That Red Dirt Road by Kay Sanders. Madison, WI: Parallel Press, University of Wisconsin-Madison Libraries, 2010. $10.
Reviewed by Lou Roach
Kay Sanders understands the deep current of family that flows through the lives of those fortunate enough to have grown up in the midst of parental love, also knowing the warm affection of extended family members. Her chapbook, That Red Dirt Road, is more than a memoir. It is homage to the strength of connections and the sense of mutual support that flourishes wherever kinship is valued and nourished.
The poet, who lives in Oshkosh, Wisconsin, is an established writer. She is the recipient of three Jade rings for essay and poetry from the Wisconsin Regional Writers Association. She has won awards from the Wisconsin Fellowship of Poets and from Wisconsin People and Ideas Magazine.
Sanders’ narratives of coming of age in the deep south give the reader clean, concise images of the people, places and concerns of beloved relatives who were very much present in her life. Each poem invites the reader into family events to experience the significant moments and settings so well-remembered by her. Even better, her writing brings our own memories of family alive again.
In the title poem, “Let Me Have That Red Dirt Road,” Sanders takes us to the church and its grounds where the family gathered on Sundays:
. . .
air filled with the rustle of funeral-home fans,
piano chords so lusty the vase of flowers marches
to Zion right along with the congregation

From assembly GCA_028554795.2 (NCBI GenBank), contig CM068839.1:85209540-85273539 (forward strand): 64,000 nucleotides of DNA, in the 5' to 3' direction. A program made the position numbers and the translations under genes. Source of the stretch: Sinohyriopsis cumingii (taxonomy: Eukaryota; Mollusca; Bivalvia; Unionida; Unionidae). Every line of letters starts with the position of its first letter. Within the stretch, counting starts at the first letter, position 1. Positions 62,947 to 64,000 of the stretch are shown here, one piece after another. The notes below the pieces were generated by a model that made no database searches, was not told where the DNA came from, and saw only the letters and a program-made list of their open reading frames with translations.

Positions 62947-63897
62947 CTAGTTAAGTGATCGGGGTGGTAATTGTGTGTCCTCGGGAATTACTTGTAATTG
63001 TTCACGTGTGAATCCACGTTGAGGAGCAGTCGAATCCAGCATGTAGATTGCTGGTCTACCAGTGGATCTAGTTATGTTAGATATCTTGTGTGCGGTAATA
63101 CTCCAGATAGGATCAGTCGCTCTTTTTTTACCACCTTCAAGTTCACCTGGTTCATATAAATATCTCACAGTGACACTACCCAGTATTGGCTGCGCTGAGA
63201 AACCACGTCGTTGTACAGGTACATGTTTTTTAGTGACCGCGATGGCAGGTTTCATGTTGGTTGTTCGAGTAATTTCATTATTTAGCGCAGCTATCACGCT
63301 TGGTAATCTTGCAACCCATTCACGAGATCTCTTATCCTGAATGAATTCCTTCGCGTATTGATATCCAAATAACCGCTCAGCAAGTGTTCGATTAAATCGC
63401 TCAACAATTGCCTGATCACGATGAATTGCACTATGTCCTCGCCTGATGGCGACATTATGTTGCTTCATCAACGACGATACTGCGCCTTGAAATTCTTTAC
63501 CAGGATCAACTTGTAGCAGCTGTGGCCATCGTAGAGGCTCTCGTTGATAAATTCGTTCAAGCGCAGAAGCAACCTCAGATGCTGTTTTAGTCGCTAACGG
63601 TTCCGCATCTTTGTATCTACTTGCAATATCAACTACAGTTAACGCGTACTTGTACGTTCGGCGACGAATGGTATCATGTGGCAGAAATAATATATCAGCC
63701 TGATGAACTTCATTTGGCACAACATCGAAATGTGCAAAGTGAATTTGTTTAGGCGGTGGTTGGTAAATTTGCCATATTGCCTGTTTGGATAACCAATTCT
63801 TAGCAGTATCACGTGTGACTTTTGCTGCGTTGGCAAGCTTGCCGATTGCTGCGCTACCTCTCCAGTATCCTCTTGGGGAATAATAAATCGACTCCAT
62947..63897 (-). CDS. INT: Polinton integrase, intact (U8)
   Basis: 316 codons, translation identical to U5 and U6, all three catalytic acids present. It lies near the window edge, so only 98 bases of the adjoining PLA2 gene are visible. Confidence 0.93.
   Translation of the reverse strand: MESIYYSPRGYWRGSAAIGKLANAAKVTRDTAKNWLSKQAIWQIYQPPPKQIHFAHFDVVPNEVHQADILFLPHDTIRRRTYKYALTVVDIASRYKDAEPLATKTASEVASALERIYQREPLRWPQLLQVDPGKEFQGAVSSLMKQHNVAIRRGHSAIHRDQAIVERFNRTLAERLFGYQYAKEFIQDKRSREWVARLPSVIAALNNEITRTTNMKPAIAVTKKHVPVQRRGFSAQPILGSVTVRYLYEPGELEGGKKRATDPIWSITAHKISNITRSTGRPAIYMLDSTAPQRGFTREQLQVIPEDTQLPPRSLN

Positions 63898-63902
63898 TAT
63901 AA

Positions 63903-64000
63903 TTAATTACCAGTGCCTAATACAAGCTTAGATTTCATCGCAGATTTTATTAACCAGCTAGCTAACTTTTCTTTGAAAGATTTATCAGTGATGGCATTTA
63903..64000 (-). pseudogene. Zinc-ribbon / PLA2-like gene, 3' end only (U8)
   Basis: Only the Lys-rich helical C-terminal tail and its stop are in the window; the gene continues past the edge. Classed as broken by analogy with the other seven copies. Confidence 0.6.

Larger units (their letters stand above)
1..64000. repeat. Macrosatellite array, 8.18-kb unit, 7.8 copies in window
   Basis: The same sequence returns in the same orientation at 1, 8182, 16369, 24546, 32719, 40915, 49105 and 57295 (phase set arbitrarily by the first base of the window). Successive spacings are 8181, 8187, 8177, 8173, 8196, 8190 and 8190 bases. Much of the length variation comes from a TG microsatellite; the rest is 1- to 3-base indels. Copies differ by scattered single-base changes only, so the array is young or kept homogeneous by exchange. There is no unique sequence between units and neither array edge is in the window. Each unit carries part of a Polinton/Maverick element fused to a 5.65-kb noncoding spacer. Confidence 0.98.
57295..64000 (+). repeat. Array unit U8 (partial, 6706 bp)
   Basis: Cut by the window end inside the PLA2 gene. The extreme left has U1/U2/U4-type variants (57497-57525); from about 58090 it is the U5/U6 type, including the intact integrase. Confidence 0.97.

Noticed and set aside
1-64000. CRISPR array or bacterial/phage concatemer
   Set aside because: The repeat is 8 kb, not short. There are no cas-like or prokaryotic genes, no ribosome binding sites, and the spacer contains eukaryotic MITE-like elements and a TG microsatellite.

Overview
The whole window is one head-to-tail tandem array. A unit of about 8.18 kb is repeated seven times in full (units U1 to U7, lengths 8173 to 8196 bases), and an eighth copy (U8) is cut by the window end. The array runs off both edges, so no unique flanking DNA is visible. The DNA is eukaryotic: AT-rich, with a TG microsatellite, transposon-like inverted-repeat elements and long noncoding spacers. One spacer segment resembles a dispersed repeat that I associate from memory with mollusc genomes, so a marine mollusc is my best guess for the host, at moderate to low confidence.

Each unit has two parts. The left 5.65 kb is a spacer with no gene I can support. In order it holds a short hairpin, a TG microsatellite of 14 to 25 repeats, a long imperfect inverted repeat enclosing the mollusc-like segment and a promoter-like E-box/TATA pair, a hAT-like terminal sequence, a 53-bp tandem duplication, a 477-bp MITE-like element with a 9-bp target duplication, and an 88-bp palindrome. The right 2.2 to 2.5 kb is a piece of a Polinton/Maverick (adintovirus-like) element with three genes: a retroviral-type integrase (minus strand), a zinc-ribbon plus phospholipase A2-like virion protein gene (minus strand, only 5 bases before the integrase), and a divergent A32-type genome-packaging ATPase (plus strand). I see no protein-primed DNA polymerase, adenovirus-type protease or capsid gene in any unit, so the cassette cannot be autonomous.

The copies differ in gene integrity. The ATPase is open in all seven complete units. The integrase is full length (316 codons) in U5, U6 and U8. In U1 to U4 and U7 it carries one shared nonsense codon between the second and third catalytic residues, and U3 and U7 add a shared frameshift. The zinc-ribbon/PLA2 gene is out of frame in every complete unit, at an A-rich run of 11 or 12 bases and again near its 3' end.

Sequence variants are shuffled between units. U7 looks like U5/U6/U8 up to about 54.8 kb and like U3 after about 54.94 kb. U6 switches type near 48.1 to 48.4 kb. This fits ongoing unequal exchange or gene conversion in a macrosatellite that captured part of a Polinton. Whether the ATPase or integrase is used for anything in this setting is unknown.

. . .
Let me have that red dirt road that winds through the graveyard
back into the hills, plots of graves lined with low brick walls
where children teeter and learn to balance and listen to their elders
talk of the dead.
The interconnection that ties the book together is stated in “Communion”:
. . . all of us shoots
from the stem
of a common root
following the call
piped through our veins
back to our beginnings,
to the endings
of our forebears’ lives.
Sanders writes about all the aunts who peopled her youth, Lillie, Essie, Pearl, Ida
and Mary. In “Embers,” a carefully honed description of her favorite aunt, Lillie,
she focuses on the closeness that existed between the two of them:
We pass our possessions back again,
easy as thoughts slipping back and forth
across the boundaries of time. . .
The lines round her eyes crinkle,
flecks of light spark from their depths,
Lillie is the subject of several poems in the book. She is perhaps the strongest and most memorable of Sanders” cherished relatives, except her parents.In “Weather Map,” we see her as a “spinner of cotton and stories/ strong thread/ that weather time and the map.”
The spirit of Sanders’ poems—her regard for those individuals most important to her development, is captured as she writes of seeing a cookbook of her mother’s, filled with carefully written recipes:
a script that travels across the years
as inexorably as it once traced
the northward curve of the continent
to find me here in Wisconsin.
And I marvel at a thing so simple that joins
two spirits no longer present
to each other in the flesh.
("Letters Written in Longhand")
I wish Kay Sanders had included a few poems revealing a bit more explicitly how the qualities from the people in her past shaped her present. I realize some of that information is implicit in some of her work, but I wanted to know how they awakened her passion for poetry, now so apparent in her work.
I look forward to her next book, Traveling Light, already in progress. I believe she has many more stories to tell.
Lou Roach, former social worker and psychotherapist, lives in Poynette. Her poems have appeared in a number of small press publications, including Main St. Rag, Free Verse and others. She has written two books of poetry, A Different Muse and For Now. She continues to do free-lance writing, although poetry is her favorite thing to do.